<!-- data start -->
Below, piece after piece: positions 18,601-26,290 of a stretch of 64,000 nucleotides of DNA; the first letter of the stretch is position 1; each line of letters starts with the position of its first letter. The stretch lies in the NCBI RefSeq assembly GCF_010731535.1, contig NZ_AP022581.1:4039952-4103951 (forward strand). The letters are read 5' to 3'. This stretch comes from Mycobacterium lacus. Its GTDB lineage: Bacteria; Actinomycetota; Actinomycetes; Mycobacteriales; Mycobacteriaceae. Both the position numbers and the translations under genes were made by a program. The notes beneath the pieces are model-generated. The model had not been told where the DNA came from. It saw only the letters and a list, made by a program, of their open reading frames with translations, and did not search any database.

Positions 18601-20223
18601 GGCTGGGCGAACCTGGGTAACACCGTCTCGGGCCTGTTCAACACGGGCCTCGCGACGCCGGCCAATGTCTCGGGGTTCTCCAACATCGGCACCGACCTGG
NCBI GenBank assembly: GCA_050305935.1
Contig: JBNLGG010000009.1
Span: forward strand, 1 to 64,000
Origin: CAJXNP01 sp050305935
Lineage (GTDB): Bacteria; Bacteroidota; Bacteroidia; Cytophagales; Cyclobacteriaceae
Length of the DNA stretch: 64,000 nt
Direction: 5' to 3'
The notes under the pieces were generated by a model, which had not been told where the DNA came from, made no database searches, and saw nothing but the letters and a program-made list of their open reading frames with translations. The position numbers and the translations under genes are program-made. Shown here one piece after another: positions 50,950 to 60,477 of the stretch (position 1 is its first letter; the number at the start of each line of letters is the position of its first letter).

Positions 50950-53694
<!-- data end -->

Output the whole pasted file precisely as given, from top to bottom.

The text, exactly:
Below, piece after piece: positions 18,601-26,290 of a stretch of 64,000 nucleotides of DNA; the first letter of the stretch is position 1; each line of letters starts with the position of its first letter. The stretch lies in the NCBI RefSeq assembly GCF_010731535.1, contig NZ_AP022581.1:4039952-4103951 (forward strand). The letters are read 5' to 3'. This stretch comes from Mycobacterium lacus. Its GTDB lineage: Bacteria; Actinomycetota; Actinomycetes; Mycobacteriales; Mycobacteriaceae. Both the position numbers and the translations under genes were made by a program. The notes beneath the pieces are model-generated. The model had not been told where the DNA came from. It saw only the letters and a list, made by a program, of their open reading frames with translations, and did not search any database.

Positions 18601-20223
18601 GGCTGGGCGAACCTGGGTAACACCGTCTCGGGCCTGTTCAACACGGGCCTCGCGACGCCGGCCAATGTCTCGGGGTTCTCCAACATCGGCACCGACCTGG
NCBI GenBank assembly: GCA_050305935.1
Contig: JBNLGG010000009.1
Span: forward strand, 1 to 64,000
Origin: CAJXNP01 sp050305935
Lineage (GTDB): Bacteria; Bacteroidota; Bacteroidia; Cytophagales; Cyclobacteriaceae
Length of the DNA stretch: 64,000 nt
Direction: 5' to 3'
The notes under the pieces were generated by a model, which had not been told where the DNA came from, made no database searches, and saw nothing but the letters and a program-made list of their open reading frames with translations. The position numbers and the translations under genes are program-made. Shown here one piece after another: positions 50,950 to 60,477 of the stretch (position 1 is its first letter; the number at the start of each line of letters is the position of its first letter).

Positions 50950-53694